The Singing Neanderthals: The Origins of Music, Language, Mind and Body

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Orion Publishing Group, Limited, 2005 - Behavior evolution - 374 pages
The development of language was one of the key factors that enabled the emergence of the modern mind, with its seemingly unlimited powers of imagination, curiosity and invention. It is one of the things that makes us human and, whether gestural, written or spoken, allows us to communicate ideas from the most mundane to the most profound. But while the origins of language have provoked furious debate, those of music- our other major vocal and aural communication system have been oddly neglected, and though many have picked at the puzzle, its evolutionary significance has often been dismissed.


In The Singing Neanderthals, Mithen puts the popular notion of music as the language of emotion on a scientific basis, offering a new scenario for a shared musical and linguistic heritage. Structured in two parts, this books offers an array of evidence from the present which is exposed to fossil and archaeological records from the past. And fascinating ground is covered- from emotionally manipulative gibbons, through the neurological basis of music and language to the impact of happiness on helpfulness, and from the role of laughter in parent-child bonding to the impact of bipedalism on the brains and voices of our ancestors. In doing so, Mithen explains why there are such profound similarities and differences between music and language, and why music plays such a big part in all of our lives.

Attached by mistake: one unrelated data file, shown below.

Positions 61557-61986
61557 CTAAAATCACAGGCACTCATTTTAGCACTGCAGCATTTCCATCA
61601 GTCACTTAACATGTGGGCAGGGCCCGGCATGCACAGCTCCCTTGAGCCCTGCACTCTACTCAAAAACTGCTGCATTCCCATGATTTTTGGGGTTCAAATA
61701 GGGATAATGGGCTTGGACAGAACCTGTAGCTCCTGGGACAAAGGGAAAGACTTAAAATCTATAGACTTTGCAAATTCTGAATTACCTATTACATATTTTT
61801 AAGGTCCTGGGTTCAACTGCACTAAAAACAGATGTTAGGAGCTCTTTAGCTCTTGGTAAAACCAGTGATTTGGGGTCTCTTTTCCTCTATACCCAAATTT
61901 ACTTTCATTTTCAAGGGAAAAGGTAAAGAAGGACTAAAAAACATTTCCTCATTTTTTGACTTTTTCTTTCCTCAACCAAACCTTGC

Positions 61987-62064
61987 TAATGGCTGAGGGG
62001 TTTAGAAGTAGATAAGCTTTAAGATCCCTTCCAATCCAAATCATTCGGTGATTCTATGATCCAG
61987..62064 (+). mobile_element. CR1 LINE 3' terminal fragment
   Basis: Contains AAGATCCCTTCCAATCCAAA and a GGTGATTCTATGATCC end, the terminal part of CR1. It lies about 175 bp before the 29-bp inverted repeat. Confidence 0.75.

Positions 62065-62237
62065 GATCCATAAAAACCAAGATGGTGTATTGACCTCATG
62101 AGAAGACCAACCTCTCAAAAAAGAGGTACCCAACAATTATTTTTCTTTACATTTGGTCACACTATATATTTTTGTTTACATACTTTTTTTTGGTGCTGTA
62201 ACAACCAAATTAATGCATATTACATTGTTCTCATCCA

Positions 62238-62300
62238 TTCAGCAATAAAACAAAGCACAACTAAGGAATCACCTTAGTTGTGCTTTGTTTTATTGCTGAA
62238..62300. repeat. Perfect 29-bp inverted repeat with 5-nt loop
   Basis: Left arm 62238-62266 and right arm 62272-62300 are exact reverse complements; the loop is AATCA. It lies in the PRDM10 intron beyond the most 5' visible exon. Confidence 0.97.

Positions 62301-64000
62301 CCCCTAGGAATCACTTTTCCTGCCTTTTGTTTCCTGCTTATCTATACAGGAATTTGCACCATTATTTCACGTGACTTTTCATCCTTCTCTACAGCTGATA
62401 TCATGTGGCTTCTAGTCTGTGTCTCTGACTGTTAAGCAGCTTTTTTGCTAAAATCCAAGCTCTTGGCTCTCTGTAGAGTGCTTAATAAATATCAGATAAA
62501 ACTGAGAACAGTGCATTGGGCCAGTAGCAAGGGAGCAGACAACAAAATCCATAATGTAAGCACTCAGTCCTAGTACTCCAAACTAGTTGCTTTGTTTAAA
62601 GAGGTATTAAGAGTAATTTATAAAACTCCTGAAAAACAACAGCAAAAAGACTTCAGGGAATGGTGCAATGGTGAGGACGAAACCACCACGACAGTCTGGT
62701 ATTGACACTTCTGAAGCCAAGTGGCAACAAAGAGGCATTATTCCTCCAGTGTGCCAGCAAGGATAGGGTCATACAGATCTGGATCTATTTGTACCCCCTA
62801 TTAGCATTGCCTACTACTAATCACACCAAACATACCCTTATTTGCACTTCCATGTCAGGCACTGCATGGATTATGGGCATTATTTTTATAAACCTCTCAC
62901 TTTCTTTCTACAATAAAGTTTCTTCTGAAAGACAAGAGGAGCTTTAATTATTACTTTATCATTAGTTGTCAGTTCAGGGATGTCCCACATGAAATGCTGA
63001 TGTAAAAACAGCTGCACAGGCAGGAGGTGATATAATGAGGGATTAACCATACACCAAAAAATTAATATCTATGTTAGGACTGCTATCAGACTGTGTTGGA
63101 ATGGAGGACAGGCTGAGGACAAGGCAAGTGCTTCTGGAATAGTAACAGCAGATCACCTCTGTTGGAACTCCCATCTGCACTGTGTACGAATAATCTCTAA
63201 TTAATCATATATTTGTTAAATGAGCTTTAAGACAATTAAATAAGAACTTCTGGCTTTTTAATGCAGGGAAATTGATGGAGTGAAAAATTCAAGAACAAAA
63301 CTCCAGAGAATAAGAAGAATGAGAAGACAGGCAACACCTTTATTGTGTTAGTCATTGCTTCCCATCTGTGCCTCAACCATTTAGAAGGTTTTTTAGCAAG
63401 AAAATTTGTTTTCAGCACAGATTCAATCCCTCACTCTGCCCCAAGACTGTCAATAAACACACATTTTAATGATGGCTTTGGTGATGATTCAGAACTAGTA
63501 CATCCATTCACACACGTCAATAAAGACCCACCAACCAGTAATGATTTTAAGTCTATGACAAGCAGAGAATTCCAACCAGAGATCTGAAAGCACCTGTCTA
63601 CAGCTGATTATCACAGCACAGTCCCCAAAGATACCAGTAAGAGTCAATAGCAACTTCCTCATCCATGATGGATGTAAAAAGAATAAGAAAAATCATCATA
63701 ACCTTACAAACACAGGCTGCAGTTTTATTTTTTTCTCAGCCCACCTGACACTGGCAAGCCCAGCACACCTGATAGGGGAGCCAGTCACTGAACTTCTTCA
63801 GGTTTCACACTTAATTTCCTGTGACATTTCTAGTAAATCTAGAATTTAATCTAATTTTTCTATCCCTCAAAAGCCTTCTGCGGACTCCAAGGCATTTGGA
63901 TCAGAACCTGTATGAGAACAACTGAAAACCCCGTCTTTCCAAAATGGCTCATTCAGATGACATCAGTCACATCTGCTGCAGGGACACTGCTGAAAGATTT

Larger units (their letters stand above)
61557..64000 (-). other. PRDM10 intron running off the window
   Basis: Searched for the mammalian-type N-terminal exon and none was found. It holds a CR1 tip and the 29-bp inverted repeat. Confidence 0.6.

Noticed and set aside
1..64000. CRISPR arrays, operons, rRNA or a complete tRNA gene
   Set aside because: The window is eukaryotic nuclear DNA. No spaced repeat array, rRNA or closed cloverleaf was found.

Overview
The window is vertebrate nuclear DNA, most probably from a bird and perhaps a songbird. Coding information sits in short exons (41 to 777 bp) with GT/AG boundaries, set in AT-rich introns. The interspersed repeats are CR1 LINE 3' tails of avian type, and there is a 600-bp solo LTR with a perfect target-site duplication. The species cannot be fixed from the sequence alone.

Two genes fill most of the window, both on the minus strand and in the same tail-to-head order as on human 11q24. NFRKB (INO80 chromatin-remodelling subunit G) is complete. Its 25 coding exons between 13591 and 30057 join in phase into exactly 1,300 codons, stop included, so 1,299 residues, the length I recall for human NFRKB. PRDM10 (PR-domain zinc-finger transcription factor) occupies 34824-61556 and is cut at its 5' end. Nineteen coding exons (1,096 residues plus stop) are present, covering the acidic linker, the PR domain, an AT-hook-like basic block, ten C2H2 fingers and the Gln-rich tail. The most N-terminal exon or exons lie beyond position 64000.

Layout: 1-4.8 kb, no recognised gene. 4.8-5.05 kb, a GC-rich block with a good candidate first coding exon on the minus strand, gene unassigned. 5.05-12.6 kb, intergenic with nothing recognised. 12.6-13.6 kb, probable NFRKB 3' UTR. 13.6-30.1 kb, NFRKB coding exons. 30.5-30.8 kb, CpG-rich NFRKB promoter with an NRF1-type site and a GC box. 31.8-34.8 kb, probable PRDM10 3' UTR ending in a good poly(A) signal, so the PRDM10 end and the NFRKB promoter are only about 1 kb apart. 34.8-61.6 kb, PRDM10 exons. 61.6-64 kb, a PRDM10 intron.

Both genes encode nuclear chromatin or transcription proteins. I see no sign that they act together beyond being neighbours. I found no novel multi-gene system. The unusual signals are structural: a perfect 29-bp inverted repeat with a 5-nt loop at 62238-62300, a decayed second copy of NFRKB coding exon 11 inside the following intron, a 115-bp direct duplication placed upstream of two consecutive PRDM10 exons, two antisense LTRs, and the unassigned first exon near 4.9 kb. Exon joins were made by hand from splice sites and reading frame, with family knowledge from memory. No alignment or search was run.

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User Review  - vguy - LibraryThing

Wonderful synthesis of prehistory, archaeological detail, neuroscience, psychology, communication, the whole shebang, all with a light touch and flashes of humour. Neatly skirts the "pop science ... Read full review

The singing neanderthals: the origins of music, language, mind, and body

User Review  - Not Available - Book Verdict

Mithen (The Prehistory of Mind; After the Ice) draws on archaeological record and current research on neurology and genetics to explain how and why humans think, talk and make music the way they do ... Read full review

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